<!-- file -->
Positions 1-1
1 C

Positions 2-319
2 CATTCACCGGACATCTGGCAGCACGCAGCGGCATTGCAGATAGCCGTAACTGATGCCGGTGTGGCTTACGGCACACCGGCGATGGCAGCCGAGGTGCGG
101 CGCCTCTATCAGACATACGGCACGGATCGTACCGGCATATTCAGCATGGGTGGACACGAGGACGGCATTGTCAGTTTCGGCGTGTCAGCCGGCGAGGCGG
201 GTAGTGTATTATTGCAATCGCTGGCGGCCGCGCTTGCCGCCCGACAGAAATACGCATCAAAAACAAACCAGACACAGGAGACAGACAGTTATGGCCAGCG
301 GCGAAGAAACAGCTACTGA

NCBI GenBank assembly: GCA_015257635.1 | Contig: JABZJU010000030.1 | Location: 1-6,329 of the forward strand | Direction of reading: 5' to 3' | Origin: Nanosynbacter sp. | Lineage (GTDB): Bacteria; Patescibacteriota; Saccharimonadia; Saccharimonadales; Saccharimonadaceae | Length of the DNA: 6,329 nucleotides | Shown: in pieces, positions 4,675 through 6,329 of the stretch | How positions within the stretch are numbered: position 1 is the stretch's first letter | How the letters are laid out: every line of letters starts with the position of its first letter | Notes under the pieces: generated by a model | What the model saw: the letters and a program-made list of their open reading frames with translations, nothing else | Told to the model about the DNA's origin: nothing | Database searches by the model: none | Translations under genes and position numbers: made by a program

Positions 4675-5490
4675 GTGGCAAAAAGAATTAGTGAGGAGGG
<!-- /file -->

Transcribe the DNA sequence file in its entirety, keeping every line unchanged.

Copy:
Positions 1-1
1 C

Positions 2-319
2 CATTCACCGGACATCTGGCAGCACGCAGCGGCATTGCAGATAGCCGTAACTGATGCCGGTGTGGCTTACGGCACACCGGCGATGGCAGCCGAGGTGCGG
101 CGCCTCTATCAGACATACGGCACGGATCGTACCGGCATATTCAGCATGGGTGGACACGAGGACGGCATTGTCAGTTTCGGCGTGTCAGCCGGCGAGGCGG
201 GTAGTGTATTATTGCAATCGCTGGCGGCCGCGCTTGCCGCCCGACAGAAATACGCATCAAAAACAAACCAGACACAGGAGACAGACAGTTATGGCCAGCG
301 GCGAAGAAACAGCTACTGA

NCBI GenBank assembly: GCA_015257635.1 | Contig: JABZJU010000030.1 | Location: 1-6,329 of the forward strand | Direction of reading: 5' to 3' | Origin: Nanosynbacter sp. | Lineage (GTDB): Bacteria; Patescibacteriota; Saccharimonadia; Saccharimonadales; Saccharimonadaceae | Length of the DNA: 6,329 nucleotides | Shown: in pieces, positions 4,675 through 6,329 of the stretch | How positions within the stretch are numbered: position 1 is the stretch's first letter | How the letters are laid out: every line of letters starts with the position of its first letter | Notes under the pieces: generated by a model | What the model saw: the letters and a program-made list of their open reading frames with translations, nothing else | Told to the model about the DNA's origin: nothing | Database searches by the model: none | Translations under genes and position numbers: made by a program

Positions 4675-5490
4675 GTGGCAAAAAGAATTAGTGAGGAGGG